Four scholars from around the world offer insights into how we might steer the tumult of 2020 toward a more positive future
Even before 2020, signs of transformation were everywhere. Increasingly dire climate science continued to make the case that a changing climate threatens to alter the world as we know it. The International Science-Policy Panel on Biodiversity and Ecosystem Services created a work program that includes a “thematic assessment of transformative change.” Calls for transformation even became part of the U.S. presidential election, with Senator Elizabeth Warren regularly describing the need for “//medium.com/@teamwarren/big-structural-change-weve-done-it-before-and-we-can-do-it-again-c9a042ed8b59">big, structural change.”
And then came 2020. First, the Covid-19 pandemic exploded, straining economic and health systems around the world. In May, a white police officer in Minneapolis killed George Floyd, a Black man. Floyd’s killing sparked mass protests against police brutality and racial injustices connected to health, safety and wealth around the world. These happenings have thrown individuals, communities and the entire global society off kilter. We are in a period of transformation.
In this transformative moment, how do we make sense of what’s happening? Even more importantly, what can we do to help steer change toward a more desirable future?
The Nature of Transformation
What exactly is transformation? Definitions vary, but they all come back to a basic idea: a fundamental change in a system and its form, structure, meaning or relationships.
“With a transformation, you almost have to have a breakdown of what exists,” says Karen O’Brien, a professor of sociology and human geography at the University of Oslo.
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Transformation scholar Laura Pereira, who learned about transformation firsthand while growing up in South Africa, says, “if you’re not feeling uncomfortable, you’re probably not doing it right.” Her advice for navigating transformation? Prioritize key values. Photo courtesy of Laura Pereira
Transformation scholar Laura Pereira grew up in South Africa, a personal experience to which she traces her academic interest in transformation. Born in 1985, she experienced growing up in South Africa through the transformation from apartheid to democracy. In 2005, she was elected to the student representative council with a group of independents that swept out an alliance of leadership associated with major political parties that had been in power for years at the University of Witswatersrand (also known as Wits) in Johannesburg. The experience of trying to make changes as part of student government helped Pereira, now a postdoctoral research fellow at City University of London, better understand just how difficult it can be to create transformative change.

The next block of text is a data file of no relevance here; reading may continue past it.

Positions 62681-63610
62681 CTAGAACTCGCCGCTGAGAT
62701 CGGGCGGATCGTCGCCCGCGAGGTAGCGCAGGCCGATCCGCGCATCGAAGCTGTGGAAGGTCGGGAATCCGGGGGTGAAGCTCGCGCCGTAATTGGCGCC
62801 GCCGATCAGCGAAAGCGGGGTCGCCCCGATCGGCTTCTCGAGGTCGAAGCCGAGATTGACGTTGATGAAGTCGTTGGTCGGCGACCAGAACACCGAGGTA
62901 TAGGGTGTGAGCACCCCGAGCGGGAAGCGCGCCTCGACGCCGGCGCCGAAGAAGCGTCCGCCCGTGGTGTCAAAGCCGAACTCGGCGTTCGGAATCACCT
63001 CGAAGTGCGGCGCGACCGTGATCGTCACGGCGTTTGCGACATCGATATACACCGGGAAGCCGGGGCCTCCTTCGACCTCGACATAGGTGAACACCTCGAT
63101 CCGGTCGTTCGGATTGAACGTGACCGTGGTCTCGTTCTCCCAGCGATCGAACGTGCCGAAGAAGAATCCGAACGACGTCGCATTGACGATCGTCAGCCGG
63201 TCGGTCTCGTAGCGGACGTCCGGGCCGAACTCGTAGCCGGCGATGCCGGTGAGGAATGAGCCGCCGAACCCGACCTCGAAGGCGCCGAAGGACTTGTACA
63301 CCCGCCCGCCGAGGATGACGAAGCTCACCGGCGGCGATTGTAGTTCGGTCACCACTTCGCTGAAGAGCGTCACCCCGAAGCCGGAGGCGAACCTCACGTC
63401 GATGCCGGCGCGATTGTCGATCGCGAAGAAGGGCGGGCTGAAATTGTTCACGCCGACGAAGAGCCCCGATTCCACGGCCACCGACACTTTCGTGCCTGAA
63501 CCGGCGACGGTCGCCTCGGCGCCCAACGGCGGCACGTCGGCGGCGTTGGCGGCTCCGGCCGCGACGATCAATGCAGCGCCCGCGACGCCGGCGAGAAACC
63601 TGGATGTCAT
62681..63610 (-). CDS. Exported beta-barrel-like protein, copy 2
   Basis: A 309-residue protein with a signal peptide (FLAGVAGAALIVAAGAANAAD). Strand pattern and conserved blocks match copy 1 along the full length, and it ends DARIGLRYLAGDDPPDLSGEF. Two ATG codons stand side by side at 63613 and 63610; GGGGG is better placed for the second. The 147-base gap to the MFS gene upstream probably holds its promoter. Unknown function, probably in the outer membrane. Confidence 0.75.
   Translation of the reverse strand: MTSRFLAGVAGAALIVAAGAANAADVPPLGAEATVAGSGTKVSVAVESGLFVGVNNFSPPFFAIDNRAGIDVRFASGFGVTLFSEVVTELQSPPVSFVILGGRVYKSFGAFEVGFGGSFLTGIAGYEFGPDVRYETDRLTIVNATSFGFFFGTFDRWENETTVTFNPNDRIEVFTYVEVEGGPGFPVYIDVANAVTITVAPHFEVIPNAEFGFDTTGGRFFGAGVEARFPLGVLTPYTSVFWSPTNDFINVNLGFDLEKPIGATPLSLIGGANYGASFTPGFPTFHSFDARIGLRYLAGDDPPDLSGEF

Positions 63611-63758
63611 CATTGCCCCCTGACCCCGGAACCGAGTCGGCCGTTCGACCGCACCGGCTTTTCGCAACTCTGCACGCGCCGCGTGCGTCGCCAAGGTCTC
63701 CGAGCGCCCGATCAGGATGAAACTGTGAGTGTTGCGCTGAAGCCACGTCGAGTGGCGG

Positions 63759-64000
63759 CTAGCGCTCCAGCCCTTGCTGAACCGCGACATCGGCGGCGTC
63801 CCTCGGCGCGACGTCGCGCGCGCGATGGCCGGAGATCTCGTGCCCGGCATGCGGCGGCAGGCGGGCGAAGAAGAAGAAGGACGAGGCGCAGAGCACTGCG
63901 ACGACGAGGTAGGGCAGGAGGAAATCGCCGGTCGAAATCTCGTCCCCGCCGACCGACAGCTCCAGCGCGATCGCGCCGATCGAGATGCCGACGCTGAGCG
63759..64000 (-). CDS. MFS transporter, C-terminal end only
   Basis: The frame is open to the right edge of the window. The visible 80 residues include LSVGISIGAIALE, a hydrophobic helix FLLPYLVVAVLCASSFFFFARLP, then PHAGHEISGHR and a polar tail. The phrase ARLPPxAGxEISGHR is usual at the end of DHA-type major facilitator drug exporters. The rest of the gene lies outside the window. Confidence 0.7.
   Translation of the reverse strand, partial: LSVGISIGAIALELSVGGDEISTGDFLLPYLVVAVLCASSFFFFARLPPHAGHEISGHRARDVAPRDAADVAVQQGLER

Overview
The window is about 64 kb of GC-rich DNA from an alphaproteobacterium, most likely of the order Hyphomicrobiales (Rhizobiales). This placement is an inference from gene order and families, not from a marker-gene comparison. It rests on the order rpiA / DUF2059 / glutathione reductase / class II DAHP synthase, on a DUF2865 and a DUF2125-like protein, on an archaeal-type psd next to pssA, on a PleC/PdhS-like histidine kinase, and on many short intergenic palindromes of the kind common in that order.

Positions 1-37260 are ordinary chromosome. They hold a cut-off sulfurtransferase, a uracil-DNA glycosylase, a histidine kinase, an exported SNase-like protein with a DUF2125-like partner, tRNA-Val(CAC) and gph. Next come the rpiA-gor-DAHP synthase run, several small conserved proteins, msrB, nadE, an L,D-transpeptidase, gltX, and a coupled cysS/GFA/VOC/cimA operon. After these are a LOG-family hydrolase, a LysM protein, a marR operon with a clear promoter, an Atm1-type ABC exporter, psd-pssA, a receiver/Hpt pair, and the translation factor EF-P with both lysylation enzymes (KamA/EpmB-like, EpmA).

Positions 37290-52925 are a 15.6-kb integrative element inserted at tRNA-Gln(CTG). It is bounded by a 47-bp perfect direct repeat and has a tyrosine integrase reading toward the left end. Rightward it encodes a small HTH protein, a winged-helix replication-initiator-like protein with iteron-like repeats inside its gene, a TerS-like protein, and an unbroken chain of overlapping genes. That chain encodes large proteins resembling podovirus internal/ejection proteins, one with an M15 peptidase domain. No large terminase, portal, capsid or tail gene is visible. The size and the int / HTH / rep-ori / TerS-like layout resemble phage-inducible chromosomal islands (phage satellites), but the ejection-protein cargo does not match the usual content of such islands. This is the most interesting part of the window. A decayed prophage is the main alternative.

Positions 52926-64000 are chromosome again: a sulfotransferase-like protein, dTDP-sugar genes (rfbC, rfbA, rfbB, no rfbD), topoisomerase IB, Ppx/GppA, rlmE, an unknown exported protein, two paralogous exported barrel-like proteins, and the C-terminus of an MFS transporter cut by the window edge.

A decade later, Wits was at the center of a South African higher education movement called Fees Must Fall. According to the New York Times, “The student actions have shed light on a much broader national dissatisfaction with the glacial pace of transformation, as South Africa’s policy of giving blacks equal representation is called.”
The social transformation in South Africa highlights the idea that true transformation takes time. Historically, transformations have unfolded over at least decades-long time scales — 60–300 years, according to research by Michele-Lee Moore, a strategic advisor for transdisciplinary education at the Stockholm Resilience Centre, and others.
Furthermore, both the South Africa example and Moore’s research show that even though transformations have a long time scale, there are key transformative moments along the way. In these moments, change can play out rapidly, particularly when lots of people recognize that a system isn’t working. According to O’Brien, “disruption at scale shows what works and what doesn’t work.”
Pereira connects that observation to this moment. “The pandemic has crystalized how broken our systems really are,” she notes.
Feelings of Chaos
In this moment of fast-paced transformative change — of climate change, biodiversity loss, pandemic and increasingly transparent racial injustice — it’s not surprising that many feel uneasy.
“If you’re not feeling uncomfortable, you’re probably not doing it right, because fundamental reconfigurations of our system, no matter how much they’re failing us, is still something that we are not comfortable with as humans,” Pereira says.
Elizabeth Sawin, co-director of Climate Interactive, says her “sense of entering rougher and rougher waters” has been increasing in recent years. She and her colleagues have developed a tool that people and organizations can use to think through policy scenarios around climate change. Photo courtesy of Elizabeth Sawin
What do transformations feel like? “I think I’m always trying to figure that out,” says Elizabeth Sawin, co-director of Climate Interactive, a think tank that brings system dynamics modeling to addressing climate change “What does it feel like? Or to what extent is what we’re experiencing now part of transformation? And, I think I’ve been doing that more in the last couple of years as my sense of entering rougher and rougher waters increases.”
Moore cautions about the unintended consequences of systems breaking down really quickly.
“Because there’s often agreement about what needs to be dismantled, things can come down fast,” she says. “But if there isn’t that same level of agreement, and there often isn’t, about what we move into, that transition can be incredibly violent for people who are already marginalized in a system, people who are fighting for change. And so [there is] this question of how to do this peacefully.”
What can we do to productively navigate transformation?
A good first step is being aware that the systems we live in are complex. Sawin has spent much of her career making modeling tools for complex systems, which she says has “honed her intuition” about what may happen as changes plays out. Her organization has a created a simulation tool to help people and organizations think through policy scenarios on climate change.